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Joint Chiefs Fought `Two-Front Battle’ to Get Aid to Kobani

The US Joint Chiefs of Staff, in conjunction with General Lloyd Austin, head of the US Central Command, had to fight a two-front political battle to get Presidential approval for the ongoing air drops of supplies into the Syrian Kurdish fighters battling against the Islamic State over control of Kobani in northern Syria near the Turkish and Iraqi borders.
The first battle was inside the Obama Administration itself, where a number of key presidential aides, including National Security Advisor Dr. Susan Rice; Derek Chollet, Assistant Secretary of Defense for International Security Affairs; and Attorney General Eric Holder all opposed providing arms to the Kurdish fighters in Kobani on the grounds that they were linked to the Kurdish Workers Party (PKK), a group on the US State Department’s list of Foreign Terrorist Organizations (FTO). Rice and company argued for days that the Kurdish Union Party (PYD), whose fighters were defending Kobani against the Islamic State onslaught and were about to run out of weapons, were too closely affiliated to the PKK to be supported.
Ultimately, the Pentagon planners won out and a complex set of agreements were reached between the Obama Administration, the Kurdish Regional Government (KRG) in Iraq, and the Turkish government to permit limited special forces from the Iraqi Kurdish Peshmerga to cross through Turkish territory to back up the PYD fighters. The US ultimately decided to provide emergency supplies, including weapons, to the PYD fighters in Kobani through nighttime airdrops run out of Kuwait. To bypass the restrictions on arming the PYD pushed by Rice, Chollet and others, the arms were provided to the US by the Kurdish Regional Government.
The convoluted behind-the-scenes political battle, which delayed the delivery of the weapons and added fighters by several crucial days, angered the JCS and Gen. Austin, who have been operating under the understanding that the number one military priority is the defeat of the Islamic State.
Ultimately, the Joint Chiefs and the “Realists” inside the Obama Administration, including Defense Secretary Chuck Hagel and Secretary of State John Kerry were able to win the political fight by convincing the “humanitarian interventionists” like Rice, Chollet and UN Ambassador Samantha Power that the fall of Kobani could be “Obama’s Rwanda”—a reference to the mid-1990s genocide in Central Africa—because IS fighters were sure to carry out a massacre of all of the surviving Kurds in Kobani were they to take the town. The “Realists” also convinced President Obama’s closest political advisor Valerie Jarrett that the President’s legacy was on the line in Kobani and an IS victory would be a remembered as a serious foreign policy failure by the president.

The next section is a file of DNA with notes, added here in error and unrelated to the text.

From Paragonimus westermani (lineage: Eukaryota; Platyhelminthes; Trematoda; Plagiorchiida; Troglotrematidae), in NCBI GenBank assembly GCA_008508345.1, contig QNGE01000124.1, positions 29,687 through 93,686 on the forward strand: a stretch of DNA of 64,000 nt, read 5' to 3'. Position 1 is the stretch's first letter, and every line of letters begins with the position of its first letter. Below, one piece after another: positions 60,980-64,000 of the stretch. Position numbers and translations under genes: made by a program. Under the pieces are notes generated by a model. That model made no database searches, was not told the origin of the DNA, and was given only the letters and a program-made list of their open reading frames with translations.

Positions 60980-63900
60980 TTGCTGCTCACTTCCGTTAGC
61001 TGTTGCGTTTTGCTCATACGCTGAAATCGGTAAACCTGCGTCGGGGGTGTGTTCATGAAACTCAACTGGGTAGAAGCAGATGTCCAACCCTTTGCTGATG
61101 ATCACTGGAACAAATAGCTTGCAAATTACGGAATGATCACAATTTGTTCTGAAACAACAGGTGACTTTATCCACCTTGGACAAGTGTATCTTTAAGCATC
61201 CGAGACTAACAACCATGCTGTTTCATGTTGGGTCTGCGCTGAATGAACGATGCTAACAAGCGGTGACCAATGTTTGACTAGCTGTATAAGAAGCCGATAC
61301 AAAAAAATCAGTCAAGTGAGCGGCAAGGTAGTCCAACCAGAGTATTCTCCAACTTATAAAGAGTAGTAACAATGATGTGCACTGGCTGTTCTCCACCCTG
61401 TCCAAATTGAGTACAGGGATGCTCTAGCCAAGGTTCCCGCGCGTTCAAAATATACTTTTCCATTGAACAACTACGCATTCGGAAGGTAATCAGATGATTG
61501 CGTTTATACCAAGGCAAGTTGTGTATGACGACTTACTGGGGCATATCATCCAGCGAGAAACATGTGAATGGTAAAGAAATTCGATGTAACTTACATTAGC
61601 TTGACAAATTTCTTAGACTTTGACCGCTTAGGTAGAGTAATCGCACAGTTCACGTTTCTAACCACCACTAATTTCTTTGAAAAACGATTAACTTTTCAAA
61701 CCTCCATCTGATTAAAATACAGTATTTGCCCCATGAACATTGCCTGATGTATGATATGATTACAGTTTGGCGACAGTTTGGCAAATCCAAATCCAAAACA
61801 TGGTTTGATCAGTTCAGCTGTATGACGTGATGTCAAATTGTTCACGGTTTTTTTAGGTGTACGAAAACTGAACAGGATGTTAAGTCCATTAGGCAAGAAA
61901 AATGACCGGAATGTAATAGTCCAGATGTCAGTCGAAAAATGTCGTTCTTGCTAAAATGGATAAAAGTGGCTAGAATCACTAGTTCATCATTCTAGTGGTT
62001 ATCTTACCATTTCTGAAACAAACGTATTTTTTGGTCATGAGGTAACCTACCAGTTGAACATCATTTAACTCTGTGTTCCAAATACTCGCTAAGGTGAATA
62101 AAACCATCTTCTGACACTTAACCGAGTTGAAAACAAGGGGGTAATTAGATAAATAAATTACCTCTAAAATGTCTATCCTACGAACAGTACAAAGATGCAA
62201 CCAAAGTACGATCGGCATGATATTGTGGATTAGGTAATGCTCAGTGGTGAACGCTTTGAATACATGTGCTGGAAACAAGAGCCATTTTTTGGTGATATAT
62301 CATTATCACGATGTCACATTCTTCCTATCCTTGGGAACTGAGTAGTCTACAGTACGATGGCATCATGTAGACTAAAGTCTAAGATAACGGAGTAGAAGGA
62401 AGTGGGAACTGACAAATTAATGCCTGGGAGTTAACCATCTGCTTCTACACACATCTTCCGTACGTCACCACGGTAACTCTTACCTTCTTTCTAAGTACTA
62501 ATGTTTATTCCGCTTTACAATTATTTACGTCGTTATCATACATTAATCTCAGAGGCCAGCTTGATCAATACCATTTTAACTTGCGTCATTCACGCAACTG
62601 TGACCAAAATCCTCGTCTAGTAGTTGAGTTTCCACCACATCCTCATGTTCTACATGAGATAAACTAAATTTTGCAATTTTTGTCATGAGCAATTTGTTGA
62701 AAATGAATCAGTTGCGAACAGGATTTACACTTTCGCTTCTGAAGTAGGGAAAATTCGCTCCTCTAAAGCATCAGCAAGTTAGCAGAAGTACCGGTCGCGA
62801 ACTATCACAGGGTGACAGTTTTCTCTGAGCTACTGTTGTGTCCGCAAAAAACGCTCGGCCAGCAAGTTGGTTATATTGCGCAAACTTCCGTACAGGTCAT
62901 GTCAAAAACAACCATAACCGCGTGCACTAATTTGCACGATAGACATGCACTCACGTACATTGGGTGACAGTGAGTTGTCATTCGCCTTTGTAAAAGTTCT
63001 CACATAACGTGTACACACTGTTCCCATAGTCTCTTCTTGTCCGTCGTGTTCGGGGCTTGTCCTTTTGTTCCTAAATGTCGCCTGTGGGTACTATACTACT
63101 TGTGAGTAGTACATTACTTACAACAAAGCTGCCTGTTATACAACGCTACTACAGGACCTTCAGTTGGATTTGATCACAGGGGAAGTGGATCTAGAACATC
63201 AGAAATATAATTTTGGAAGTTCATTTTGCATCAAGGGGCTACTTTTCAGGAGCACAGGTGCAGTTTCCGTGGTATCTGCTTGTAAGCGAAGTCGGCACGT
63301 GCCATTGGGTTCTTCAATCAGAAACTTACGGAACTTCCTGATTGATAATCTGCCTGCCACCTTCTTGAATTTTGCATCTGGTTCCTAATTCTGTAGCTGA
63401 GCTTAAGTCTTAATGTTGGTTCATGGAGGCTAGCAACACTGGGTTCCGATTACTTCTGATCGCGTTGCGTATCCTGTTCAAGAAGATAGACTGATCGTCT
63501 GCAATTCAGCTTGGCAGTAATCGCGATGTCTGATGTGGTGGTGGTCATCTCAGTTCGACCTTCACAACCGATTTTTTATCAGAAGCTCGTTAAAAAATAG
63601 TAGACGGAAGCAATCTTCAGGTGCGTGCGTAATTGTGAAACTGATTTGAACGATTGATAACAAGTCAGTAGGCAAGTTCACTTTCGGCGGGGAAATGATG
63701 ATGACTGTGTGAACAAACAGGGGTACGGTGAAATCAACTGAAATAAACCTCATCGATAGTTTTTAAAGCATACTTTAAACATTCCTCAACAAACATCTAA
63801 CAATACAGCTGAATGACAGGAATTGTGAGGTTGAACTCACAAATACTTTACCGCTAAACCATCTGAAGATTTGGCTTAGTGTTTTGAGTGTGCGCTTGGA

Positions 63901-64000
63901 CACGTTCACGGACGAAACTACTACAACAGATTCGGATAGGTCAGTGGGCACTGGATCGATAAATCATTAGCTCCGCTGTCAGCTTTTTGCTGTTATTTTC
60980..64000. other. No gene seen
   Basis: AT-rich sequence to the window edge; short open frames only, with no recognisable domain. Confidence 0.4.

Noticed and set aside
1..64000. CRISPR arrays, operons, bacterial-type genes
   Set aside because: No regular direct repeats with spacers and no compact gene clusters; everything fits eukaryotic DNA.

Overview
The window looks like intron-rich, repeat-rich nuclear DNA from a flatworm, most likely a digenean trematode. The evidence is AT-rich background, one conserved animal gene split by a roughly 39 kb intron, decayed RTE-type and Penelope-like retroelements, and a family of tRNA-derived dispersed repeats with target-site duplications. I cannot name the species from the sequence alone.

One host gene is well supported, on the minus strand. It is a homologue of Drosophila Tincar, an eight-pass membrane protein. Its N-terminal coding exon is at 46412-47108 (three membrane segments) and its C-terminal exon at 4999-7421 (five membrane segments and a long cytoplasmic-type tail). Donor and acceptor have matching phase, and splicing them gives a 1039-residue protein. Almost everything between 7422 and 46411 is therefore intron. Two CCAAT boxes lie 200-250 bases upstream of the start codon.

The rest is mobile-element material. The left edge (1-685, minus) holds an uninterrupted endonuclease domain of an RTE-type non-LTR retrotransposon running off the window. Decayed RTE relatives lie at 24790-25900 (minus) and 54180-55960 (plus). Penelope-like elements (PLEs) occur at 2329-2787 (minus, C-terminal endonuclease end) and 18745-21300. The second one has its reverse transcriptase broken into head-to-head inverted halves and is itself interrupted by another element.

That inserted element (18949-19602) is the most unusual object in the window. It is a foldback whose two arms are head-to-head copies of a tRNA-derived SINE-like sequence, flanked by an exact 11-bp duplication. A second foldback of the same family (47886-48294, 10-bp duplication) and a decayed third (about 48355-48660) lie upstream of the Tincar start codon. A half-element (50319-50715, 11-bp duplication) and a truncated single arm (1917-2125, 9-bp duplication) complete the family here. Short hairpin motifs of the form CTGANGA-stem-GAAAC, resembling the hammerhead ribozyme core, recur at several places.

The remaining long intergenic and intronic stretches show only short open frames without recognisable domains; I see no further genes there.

In addition to the frustration at the opposition inside the Obama Administration, the real anger among top American military commanders is directed at the Erdogan-Davutoglu government in Turkey, which has clearly been siding with the Islamic State in the battle for Kobani. 24 hours before a crucial war council meeting of military commanders from all of the coalition countries at the Pentagon last week, Turkish fighter planes bombed PKK targets inside Turkey but near the Syrian border, in what was seen as a clear message to Washington about where Ankara really stood.
That action by Erdogan even got President Obama furious at his former close friend. Washington, now more or less united behind the plan to save Kobani, took action against Ankara.
Turkey had been lobbying quietly for months to win a seat on the United Nations Security Council for the next two years—despite the fact that it had been on the Council just two years ago. According to sources at the UN General Assembly, just prior to the crucial vote, Turkey had lined up sufficient support to win one of the two spots up for grabs between Turkey, New Zealand and Spain.
Washington and a number of key European allies, who were also increasingly frustrated at Turkey’s obstruction of the anti-IS effort, went to work to defeat Turkey’s quest for the Security Council seat. Washington enlisted the aid of Fetulleh Gulen, the head of the Turkish Islamist movement who had gone through a serious falling-out with Erdogan and the AKP ruling party. When Presidents Obama and Erdogan met on the sidelines of the NATO summit in Wales recently, Erdogan had requested Gulen’s extradition back to Turkey from his residence in the US.
Gulen, whose movement has private schools all over Africa, joined in the lobbying effort at the UN and convinced a number of African states to vote “no.” Ultimately, Turkey lost the seat, with New Zealand getting the most General Assembly votes and Spain coming in second by a wide margin over Turkey.

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